Home > Daily Special


By Melissa Young

Our little pet rabbit died today.

It’s been a tough afternoon, and all of the post ideas I had floating around in my mind seem flat and unimportant. Ironic, because to most people the death of a pet sounds flat and unimportant.

But here in the four walls of our universe, it’s our own small tragedy. We got him for Christmas, so we’ve had him for almost eight months. We watched him grow from a tiny fluff ball into a big fluff ball. We loved it when he did a “binky”—a random, springy jump that is a rabbit expression of joy.

Last night he was fine. This morning he was sick. This afternoon he died.

The kids are teary, becoming raw with the question “why?” It’s their first time through the valley of the shadow. The idea that sometimes there is no “why” feels like a hollow outrage and hurts almost as much as the loss itself.

I’m feeling jarred by the image of our little pet being laid into the dirt—the familiar fur looking strange on the stiff, unanimated body. The empty corner in the kitchen has left a dull sort of awe at the fragility of life and an almost panic at the thought of losing more than a pet.

I know that we will all heal, that in a few weeks (or months) the memory of our pet will be happy. But tonight, when our hearts are sore and void in a space that didn’t even exist eight months ago, I wonder about that old cliché that it’s better to have loved and lost than never have loved at all.

I really do.


About Melissa Young

(Emerita) is a native of Utah and lives in Cache Valley, Utah, with her husband and three of her four children in their emptying nest. She has an MA in TESOL from Brigham Young University and currently volunteers with the English Learning Center.

13 thoughts on “Sad”

  1. I'm sorry that your family is hurting. Loss is loss, regardless of the dimensions or classification of the object lost.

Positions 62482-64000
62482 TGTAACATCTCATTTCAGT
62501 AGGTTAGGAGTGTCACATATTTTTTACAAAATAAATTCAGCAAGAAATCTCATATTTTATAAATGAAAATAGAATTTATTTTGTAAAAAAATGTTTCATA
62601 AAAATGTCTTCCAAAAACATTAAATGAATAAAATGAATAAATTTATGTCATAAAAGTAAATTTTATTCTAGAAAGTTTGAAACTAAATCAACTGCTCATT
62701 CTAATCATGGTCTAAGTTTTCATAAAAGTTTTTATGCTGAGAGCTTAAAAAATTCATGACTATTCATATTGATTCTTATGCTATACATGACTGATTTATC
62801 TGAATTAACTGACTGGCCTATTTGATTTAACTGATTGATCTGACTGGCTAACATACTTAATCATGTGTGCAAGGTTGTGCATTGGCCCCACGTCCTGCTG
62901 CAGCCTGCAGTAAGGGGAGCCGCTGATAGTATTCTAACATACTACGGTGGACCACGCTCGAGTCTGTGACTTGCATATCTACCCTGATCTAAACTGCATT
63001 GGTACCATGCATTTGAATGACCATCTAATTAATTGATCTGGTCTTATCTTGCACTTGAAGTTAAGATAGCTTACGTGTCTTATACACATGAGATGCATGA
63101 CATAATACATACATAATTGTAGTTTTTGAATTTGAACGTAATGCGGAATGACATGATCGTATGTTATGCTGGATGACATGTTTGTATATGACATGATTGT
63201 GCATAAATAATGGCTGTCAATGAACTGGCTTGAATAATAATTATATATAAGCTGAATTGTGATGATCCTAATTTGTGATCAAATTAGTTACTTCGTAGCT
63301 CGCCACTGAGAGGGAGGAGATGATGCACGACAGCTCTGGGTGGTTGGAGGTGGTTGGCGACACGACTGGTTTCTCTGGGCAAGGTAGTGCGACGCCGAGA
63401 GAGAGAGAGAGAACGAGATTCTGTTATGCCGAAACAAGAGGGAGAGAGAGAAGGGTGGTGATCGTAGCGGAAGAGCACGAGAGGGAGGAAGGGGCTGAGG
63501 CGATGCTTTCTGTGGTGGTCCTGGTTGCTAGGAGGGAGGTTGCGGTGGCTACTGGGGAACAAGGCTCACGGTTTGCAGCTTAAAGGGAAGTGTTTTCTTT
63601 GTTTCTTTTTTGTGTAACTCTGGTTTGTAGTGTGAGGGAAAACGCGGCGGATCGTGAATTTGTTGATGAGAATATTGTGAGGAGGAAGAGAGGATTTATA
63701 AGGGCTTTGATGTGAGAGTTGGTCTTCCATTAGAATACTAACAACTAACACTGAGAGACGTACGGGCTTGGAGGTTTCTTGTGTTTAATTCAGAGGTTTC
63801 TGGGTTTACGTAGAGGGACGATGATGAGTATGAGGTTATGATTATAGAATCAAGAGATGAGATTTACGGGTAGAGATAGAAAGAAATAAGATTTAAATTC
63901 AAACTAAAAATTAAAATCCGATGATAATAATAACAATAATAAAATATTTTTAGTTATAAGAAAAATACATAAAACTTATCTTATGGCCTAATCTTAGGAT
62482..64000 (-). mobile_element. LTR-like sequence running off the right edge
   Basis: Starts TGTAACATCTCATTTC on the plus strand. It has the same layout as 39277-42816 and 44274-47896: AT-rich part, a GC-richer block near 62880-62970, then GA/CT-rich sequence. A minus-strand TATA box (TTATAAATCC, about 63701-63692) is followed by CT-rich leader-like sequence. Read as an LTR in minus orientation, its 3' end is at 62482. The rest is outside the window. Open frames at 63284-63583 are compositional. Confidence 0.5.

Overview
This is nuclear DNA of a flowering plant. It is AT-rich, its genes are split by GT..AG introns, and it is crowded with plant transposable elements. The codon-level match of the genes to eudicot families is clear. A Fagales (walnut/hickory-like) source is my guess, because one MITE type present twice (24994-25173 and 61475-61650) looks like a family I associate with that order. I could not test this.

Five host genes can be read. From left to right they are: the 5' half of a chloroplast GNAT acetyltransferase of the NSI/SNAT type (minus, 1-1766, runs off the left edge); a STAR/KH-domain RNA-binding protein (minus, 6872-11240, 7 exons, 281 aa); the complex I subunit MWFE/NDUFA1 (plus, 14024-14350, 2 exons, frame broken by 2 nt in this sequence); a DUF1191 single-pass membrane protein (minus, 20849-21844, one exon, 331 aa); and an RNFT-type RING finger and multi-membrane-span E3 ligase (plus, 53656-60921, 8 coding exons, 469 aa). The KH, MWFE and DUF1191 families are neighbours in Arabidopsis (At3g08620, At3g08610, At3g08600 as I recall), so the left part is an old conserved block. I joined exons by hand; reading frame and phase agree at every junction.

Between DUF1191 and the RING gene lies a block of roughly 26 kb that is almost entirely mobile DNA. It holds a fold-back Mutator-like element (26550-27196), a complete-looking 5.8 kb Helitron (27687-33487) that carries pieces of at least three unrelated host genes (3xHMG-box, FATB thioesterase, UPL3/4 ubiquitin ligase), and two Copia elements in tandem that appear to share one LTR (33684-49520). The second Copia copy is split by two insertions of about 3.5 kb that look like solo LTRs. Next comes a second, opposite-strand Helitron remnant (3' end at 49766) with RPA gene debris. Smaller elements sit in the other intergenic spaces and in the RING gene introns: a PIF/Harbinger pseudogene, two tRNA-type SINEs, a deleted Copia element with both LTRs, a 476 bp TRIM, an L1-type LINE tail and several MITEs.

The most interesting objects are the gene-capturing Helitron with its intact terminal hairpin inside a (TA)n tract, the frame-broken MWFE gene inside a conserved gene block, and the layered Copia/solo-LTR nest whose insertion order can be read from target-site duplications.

As for the 'better to have loved' cliche – I have my doubts too. It would certainly be less painful. Here's to hoping your happy memories become easier and more obvious, quickly.

  2. I know how hard this is. We have a rabbit, 3 guinea pigs, and 2 hamsters buried in our garden. We had Holly, the rabbit for nearly 8 years. They do become loved and part of life. I have to say my husband cried more than the children when Holly died earlier this year. Losing them is hard, especially for children. I do think it is worth it though, you can never have too much lov ein your life.

  3. Which is why I'm too much of a wimp to get a pet. As silly as it is, I am scared of losing it, and having to explain to my babies about death.

    How wrong is that? Very wrong. And yet it is the way I feel!

  4. When I was a kid I had pet rats for many years. Rats only live for about 2-3 years before they die, so I went through this a lot. We have several photos in our albums of rat funerals through the years. One of my first major experiences with answers to prayers was when I was about 11 or so and I was feeling sad because my rat died and I was able to pray about it and feel comfort. I think pets are good for kids in many ways; they can be hard, but still good.